Hardware accelerators and coprocessors are attracting a great deal of interest, but the effort required to program heterogeneous systems has limited their impact. Current programming tools for these technologies require a great deal of domain-specific knowledge to reformulate algorithms for FPGA, partition a design between FPGA and CPU, and orchestrate data transfers between FPGA and CPU. In addition, portability remains a challenge between different CPU+FPGA systems. Intel® Corporation has recently established the HARP to target these challenges.
El-Araby's proposal has been chosen to be part of the second round of Intel's program; HARP 2. Intel will provide El-Araby and his students with access to computer systems containing Intel microprocessors and an Altera Arria®-10 FPGA in a multi-chip package (MCP) that incorporates Intel’s Accelerator Abstraction Layer Software in order to spur research in computer architecture, operating systems, programming tools, and innovative applications for accelerator-based computing systems. An Intel Xeon+FPGA system (Broadwell + Arria10) will be made available via one of two centralized cluster installations in the US and in Germany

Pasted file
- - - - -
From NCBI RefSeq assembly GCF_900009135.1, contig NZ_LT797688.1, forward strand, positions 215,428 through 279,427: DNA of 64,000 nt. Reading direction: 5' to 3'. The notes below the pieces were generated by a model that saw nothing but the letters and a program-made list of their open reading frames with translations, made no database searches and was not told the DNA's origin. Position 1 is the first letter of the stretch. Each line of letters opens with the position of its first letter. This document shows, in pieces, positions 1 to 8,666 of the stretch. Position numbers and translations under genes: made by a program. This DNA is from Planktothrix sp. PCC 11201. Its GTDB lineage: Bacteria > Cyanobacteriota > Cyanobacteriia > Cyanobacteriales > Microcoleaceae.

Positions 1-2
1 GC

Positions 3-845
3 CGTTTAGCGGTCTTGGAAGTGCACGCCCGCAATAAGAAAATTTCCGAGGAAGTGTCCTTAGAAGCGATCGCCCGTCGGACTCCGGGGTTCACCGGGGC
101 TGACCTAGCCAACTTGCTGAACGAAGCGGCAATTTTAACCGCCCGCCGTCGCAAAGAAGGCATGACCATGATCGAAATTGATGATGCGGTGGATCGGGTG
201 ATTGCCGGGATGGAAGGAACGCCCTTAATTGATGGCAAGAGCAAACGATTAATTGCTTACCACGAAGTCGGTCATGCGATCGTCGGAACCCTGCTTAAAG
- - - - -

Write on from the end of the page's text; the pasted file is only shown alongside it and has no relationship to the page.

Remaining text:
In this research project, El-Araby and his group will conduct research on a framework to integrate design across these varied platforms. Their primary goal is to develop an easy-to-use and productive computing environment that enables improved application portability while maintaining performance. In doing so, they propose a Reconfigurable Hardware Virtualization (RHV) framework to share the reconfigurable resources in High-Performance Reconfigurable Computers (HPRCs) among all system microprocessors and/or processor-cores.